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How Chris Packham, RSPB and DWT pushed "shameful nonsense" about mountain hares on grouse moors

Updated: Mar 30, 2021

Rarely, if ever, has there been has a species been used to perform a confidence trick as profound as the one perpetrated on the back of the poor old Lepidus timidus, the mountain hare.

Put simply, the animal, which thrives better on well managed grouse moors than anywhere else, and in England survives largely because of grouse moor management, is used, with enormous success by campaigners, to belabour grouse shooting as the cause of its imminent extinction.

This is an act of deceit that makes selling an emperor a non-existent suit look like slow business.

This is, in part, because many of the people who discuss grouse moor management are very likely to go to great lengths to avoid going near one, prefering to believe the nonsense talked by some activists purporting to be "conservationist". The vast majority of what has been said about Mountain Hares is just wrong.

First, a research paper promoted by RSPB, which claims that mountain hare numbers have dropped by 99% as a result of mass shooting. Then the RSPB's Vice President, St Christopher of Packham, says that the grouse moors have committed 'genocide', a strong term. Then, finally, none other than Derbyshire Wildlife Trust, a well known purveyor of unalloyed truth, have expanded on the detail of St Christopher's theme, in their homely about the impending extinction of England's last population, of L.timidus, by telling the world that, “Mountain Hare culls have been carried out in an attempt to reduce 'Louping-ill Virus' (LIV), a tick borne disease which causes mortality in red grouse, on grouse moors across the UK”.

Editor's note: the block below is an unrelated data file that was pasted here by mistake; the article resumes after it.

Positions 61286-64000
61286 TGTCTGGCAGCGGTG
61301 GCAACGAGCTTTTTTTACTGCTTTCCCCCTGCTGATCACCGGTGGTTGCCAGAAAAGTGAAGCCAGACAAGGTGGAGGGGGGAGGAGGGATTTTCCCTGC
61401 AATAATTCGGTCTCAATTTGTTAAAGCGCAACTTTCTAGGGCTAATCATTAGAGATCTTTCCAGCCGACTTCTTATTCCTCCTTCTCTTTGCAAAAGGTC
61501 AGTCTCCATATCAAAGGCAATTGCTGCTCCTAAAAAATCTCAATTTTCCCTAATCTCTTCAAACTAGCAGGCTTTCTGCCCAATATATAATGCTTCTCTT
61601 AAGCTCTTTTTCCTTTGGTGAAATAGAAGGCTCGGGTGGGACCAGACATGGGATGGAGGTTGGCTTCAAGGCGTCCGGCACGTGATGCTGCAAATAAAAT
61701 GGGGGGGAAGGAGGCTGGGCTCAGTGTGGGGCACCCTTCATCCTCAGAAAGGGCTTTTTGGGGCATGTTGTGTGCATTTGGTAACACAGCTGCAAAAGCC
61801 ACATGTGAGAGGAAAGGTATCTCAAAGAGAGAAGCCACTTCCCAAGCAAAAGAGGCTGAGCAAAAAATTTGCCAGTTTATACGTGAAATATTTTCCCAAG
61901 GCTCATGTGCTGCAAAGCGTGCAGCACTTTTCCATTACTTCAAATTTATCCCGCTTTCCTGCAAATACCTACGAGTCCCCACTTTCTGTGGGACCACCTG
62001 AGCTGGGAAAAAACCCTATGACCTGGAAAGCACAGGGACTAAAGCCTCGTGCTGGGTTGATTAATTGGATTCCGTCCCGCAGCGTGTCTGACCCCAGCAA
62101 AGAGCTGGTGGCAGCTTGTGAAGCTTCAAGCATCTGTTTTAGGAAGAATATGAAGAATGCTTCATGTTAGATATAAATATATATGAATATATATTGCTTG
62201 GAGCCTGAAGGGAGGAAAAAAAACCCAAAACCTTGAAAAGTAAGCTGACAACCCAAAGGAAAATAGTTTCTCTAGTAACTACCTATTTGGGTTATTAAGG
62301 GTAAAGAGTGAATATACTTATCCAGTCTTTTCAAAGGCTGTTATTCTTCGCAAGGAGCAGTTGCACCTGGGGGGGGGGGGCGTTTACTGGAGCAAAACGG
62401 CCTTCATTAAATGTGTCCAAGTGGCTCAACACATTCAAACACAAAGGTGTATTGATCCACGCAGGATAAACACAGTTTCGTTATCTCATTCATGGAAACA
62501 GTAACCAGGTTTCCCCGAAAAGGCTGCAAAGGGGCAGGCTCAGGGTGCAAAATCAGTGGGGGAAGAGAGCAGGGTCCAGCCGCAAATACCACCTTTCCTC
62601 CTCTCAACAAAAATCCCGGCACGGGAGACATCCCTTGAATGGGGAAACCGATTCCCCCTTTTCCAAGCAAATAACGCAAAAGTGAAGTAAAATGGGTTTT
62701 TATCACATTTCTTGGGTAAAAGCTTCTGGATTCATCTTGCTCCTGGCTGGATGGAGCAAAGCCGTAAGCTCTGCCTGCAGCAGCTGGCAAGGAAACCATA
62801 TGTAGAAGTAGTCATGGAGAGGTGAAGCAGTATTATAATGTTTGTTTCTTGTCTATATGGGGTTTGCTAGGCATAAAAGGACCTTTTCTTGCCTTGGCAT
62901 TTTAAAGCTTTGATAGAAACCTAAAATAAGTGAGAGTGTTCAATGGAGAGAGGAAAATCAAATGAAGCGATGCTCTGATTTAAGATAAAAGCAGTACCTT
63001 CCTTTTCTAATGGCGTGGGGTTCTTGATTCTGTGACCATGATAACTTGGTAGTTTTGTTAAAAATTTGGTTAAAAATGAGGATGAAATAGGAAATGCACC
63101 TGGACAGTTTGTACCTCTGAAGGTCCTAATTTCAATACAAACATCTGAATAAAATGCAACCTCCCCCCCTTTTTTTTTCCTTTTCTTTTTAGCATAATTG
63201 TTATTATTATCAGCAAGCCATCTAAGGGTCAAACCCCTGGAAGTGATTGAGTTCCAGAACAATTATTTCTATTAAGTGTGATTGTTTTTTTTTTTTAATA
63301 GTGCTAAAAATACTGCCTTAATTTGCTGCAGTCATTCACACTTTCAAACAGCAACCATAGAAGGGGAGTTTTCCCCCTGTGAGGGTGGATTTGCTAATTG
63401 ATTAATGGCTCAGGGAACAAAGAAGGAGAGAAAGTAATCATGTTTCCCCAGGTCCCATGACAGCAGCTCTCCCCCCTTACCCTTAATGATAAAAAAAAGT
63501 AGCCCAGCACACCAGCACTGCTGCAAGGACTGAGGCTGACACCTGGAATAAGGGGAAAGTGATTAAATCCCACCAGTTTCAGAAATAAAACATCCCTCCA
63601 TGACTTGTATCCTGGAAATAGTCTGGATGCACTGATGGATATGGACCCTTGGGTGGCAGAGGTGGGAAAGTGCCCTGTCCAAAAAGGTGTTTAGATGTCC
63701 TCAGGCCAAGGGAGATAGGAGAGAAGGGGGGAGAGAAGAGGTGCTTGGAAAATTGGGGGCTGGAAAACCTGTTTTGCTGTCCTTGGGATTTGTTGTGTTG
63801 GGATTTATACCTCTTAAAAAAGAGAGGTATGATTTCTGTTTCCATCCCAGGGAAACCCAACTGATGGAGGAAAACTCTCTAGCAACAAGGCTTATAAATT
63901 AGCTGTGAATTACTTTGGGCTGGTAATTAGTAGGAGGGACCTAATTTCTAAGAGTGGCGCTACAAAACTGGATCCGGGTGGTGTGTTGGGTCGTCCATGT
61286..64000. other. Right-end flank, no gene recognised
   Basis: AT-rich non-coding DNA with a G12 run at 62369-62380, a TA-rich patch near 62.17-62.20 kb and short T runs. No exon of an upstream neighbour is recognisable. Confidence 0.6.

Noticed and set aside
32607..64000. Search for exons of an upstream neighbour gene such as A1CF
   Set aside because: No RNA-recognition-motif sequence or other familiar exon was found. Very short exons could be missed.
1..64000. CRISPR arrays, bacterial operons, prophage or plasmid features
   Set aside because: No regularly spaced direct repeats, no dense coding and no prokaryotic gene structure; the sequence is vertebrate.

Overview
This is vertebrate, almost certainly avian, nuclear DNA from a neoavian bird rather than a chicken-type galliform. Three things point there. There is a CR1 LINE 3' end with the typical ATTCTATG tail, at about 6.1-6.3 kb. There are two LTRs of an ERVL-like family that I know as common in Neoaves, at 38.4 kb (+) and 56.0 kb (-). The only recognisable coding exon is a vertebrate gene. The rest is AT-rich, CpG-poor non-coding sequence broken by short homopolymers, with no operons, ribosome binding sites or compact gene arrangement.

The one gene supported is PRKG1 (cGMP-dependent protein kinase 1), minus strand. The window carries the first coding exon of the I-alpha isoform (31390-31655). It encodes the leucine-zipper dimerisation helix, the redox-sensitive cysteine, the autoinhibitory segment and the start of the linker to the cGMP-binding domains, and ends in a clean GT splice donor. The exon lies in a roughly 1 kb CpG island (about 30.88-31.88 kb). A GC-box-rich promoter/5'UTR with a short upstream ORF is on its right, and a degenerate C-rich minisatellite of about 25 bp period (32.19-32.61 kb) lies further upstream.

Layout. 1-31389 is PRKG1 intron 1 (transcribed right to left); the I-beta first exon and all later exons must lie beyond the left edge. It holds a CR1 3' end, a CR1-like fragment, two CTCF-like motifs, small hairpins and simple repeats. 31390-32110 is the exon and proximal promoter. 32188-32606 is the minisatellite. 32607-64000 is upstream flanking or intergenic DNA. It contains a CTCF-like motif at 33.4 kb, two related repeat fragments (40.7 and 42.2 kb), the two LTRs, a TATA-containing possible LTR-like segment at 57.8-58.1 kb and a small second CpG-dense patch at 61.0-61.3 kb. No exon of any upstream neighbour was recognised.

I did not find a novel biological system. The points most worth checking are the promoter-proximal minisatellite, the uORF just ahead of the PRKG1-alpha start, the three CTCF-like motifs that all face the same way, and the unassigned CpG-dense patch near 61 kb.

Well, that's it then. It must be right. RSPB says 99% decline. St Chris says genocide. DWT says UK wide slaughter. Worse still it is all down to the evil grouse shooting community. Who would argue with that?

Well, we would.

These claims are so spurious that we find it unbelievable that the people who make them don't know that they rubbish.

Let us deal with the 99% decline. That is a lot. To put it in human terms, if we had that sort of population crash there would be around 6,000 people left in Glasgow, 15 left in Ballater and even the mighty London would only have enough people left to half fill Stratford-on-Avon. So you would think you would notice. None of the people we have met who work on the moors believe a word of it, even on the grouse moors where mountain hares are periodically culled you don't see that level of reduction but it must be true because the RSPB says so.

Leaving aside the rather obvious point that you can't mass kill something that isn't there, imagine for a moment what this claim means. It is generally accepted that whilst mammal populations are very hard to estimate because the pesky things are mostly nocturnal and secretive, that the best guess is around 130,000 mountain hares in Scotland.